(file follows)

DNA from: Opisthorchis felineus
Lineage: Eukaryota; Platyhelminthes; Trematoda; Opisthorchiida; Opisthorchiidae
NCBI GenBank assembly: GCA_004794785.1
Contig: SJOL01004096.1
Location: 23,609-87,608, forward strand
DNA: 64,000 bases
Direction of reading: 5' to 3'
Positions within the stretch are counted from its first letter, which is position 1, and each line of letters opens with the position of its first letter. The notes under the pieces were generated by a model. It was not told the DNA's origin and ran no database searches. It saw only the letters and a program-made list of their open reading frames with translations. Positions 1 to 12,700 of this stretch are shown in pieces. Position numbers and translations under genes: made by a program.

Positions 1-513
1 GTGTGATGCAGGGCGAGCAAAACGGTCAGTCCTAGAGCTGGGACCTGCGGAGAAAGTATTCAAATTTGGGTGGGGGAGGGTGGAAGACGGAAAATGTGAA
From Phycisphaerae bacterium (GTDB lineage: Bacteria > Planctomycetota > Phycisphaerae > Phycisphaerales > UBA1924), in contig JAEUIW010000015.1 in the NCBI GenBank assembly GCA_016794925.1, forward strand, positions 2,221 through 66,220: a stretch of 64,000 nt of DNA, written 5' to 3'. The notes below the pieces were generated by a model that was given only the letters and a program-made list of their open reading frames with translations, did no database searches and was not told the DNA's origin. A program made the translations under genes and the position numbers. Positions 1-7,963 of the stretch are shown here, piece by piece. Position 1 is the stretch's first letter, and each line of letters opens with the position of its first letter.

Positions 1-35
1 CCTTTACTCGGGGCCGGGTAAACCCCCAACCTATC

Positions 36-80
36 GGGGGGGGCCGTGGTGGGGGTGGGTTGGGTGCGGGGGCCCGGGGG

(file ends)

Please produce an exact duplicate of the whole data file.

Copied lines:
DNA from: Opisthorchis felineus
Lineage: Eukaryota; Platyhelminthes; Trematoda; Opisthorchiida; Opisthorchiidae
NCBI GenBank assembly: GCA_004794785.1
Contig: SJOL01004096.1
Location: 23,609-87,608, forward strand
DNA: 64,000 bases
Direction of reading: 5' to 3'
Positions within the stretch are counted from its first letter, which is position 1, and each line of letters opens with the position of its first letter. The notes under the pieces were generated by a model. It was not told the DNA's origin and ran no database searches. It saw only the letters and a program-made list of their open reading frames with translations. Positions 1 to 12,700 of this stretch are shown in pieces. Position numbers and translations under genes: made by a program.

Positions 1-513
1 GTGTGATGCAGGGCGAGCAAAACGGTCAGTCCTAGAGCTGGGACCTGCGGAGAAAGTATTCAAATTTGGGTGGGGGAGGGTGGAAGACGGAAAATGTGAA
From Phycisphaerae bacterium (GTDB lineage: Bacteria > Planctomycetota > Phycisphaerae > Phycisphaerales > UBA1924), in contig JAEUIW010000015.1 in the NCBI GenBank assembly GCA_016794925.1, forward strand, positions 2,221 through 66,220: a stretch of 64,000 nt of DNA, written 5' to 3'. The notes below the pieces were generated by a model that was given only the letters and a program-made list of their open reading frames with translations, did no database searches and was not told the DNA's origin. A program made the translations under genes and the position numbers. Positions 1-7,963 of the stretch are shown here, piece by piece. Position 1 is the stretch's first letter, and each line of letters opens with the position of its first letter.

Positions 1-35
1 CCTTTACTCGGGGCCGGGTAAACCCCCAACCTATC

Positions 36-80
36 GGGGGGGGCCGTGGTGGGGGTGGGTTGGGTGCGGGGGCCCGGGGG